About eight in 10 healthcare organizations have said that the ICD-10 transition—now two months in—has gone smoothly, according to a KPMG LLP survey.
The survey of 298 attendees of the Nov. 9 KPMG webcast, “ICD-10: Just the Beginning,” found that 28 percent of respondents said the transition has been smooth and another 51 percent found "a few technical issues, but overall successful." About 11 percent described the transition as a "failure to operate in an ICD-10 environment."
Survey respondents said the largest challenges they see with ICD-10 include rejected medical claims, clinical documentation and physician education, reduced revenue from coding delays and information technology fixes. The survey found 42 percent of respondents said all of these challenges are part of ICD-10. Only 11 percent of claimants said they did not expect those challenges to arise. A report from the Centers for Medicare & Medicaid Services (CMS) last month said that as of Oct. 27, 10 percent of claims were being rejected and only .09 percent were rejected due to invalid ICD-10 codes.
With ICD-10 going live, 46 percent of respondents said they were thinking of pursuing initiatives in clinical documentation improvement, revenue cycle optimization, and electronic health record (EHR) and IT system optimization. The survey found that 25 percent were pursuing none of those options.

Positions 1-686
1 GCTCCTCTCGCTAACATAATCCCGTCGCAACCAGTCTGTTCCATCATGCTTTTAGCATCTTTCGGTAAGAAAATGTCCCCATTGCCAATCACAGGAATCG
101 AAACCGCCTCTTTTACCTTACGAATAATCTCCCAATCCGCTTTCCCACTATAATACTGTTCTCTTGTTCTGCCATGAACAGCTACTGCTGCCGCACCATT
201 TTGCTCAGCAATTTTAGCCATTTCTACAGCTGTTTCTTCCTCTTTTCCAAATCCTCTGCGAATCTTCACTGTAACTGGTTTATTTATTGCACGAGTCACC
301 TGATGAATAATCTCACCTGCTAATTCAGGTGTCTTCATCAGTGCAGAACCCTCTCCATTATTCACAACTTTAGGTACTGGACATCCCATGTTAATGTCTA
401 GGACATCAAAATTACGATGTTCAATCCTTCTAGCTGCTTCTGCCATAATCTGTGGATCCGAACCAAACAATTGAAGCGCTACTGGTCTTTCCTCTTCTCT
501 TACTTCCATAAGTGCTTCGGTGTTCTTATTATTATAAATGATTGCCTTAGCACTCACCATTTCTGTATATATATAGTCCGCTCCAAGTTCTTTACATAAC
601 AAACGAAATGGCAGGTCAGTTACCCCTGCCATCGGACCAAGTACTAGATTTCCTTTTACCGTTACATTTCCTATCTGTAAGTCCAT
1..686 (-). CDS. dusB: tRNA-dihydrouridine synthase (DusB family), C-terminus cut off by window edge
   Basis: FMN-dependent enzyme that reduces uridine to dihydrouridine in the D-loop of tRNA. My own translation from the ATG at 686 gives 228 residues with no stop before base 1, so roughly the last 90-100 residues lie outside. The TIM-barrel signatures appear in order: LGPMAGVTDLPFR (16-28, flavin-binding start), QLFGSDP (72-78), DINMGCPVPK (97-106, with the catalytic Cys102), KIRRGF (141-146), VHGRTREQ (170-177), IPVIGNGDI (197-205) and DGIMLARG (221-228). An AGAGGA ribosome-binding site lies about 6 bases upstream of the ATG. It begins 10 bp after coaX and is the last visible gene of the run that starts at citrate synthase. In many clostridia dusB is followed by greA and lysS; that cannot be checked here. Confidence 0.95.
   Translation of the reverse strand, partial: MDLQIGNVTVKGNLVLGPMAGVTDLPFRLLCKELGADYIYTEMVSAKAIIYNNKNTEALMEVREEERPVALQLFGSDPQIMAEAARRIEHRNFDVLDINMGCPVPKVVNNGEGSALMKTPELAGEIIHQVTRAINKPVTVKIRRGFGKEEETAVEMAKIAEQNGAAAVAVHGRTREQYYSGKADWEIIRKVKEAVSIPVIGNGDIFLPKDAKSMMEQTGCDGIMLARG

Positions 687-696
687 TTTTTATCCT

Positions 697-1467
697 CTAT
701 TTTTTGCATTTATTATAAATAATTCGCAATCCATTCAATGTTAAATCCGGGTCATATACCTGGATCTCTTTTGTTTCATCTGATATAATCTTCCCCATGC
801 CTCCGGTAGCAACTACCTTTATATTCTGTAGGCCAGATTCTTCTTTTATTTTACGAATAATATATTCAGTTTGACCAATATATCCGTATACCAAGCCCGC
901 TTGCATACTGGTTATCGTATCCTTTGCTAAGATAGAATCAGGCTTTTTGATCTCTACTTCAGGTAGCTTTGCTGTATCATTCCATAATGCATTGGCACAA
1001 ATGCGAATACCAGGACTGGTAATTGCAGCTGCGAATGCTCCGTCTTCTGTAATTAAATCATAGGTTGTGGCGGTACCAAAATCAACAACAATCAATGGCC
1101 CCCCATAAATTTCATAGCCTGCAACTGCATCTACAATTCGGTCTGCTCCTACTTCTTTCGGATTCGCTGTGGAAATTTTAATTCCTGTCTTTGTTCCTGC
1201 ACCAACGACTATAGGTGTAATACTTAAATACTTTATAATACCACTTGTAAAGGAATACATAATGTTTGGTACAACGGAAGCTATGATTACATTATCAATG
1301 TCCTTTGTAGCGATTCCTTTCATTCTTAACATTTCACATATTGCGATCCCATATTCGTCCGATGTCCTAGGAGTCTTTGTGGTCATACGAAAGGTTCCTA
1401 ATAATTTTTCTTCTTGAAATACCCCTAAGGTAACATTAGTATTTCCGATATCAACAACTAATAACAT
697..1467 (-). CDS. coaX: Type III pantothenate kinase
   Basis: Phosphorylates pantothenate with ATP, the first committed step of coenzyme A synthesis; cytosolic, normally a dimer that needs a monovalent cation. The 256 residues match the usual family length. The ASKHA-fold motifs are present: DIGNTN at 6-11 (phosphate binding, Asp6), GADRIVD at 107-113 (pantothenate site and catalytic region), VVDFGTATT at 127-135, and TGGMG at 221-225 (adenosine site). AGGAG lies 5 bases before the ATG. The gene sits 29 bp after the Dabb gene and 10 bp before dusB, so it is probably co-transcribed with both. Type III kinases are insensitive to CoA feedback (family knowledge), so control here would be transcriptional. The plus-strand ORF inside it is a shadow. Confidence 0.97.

However, along with the investment in time, money and technology among healthcare organizations, the transition has been beset by delays impacting the bottom line of many healthcare organizations, the survey found. "Organizations are beginning to see dips in cash flow due to payers delaying the processing of ICD-10 claims while they ensure their ability to appropriately adjudicate these claims, while others are seeing an increase in claim denials over pre-ICD-10 levels," Craig Greenberg, KPMG director, advisory, said in a statement.
Referring specifically to the 11 percent of organizations that said they are struggling with the transition, Todd Ellis, managing director at KPMG said, "The communities these organizations serve depend upon their healthcare providers to meet their medical needs and we need to help them through these challenges. ICD-10's implementation was a lengthy process and unfortunately they will address these issues or face greater competitive disadvantages in measuring quality and reduced cash flow."
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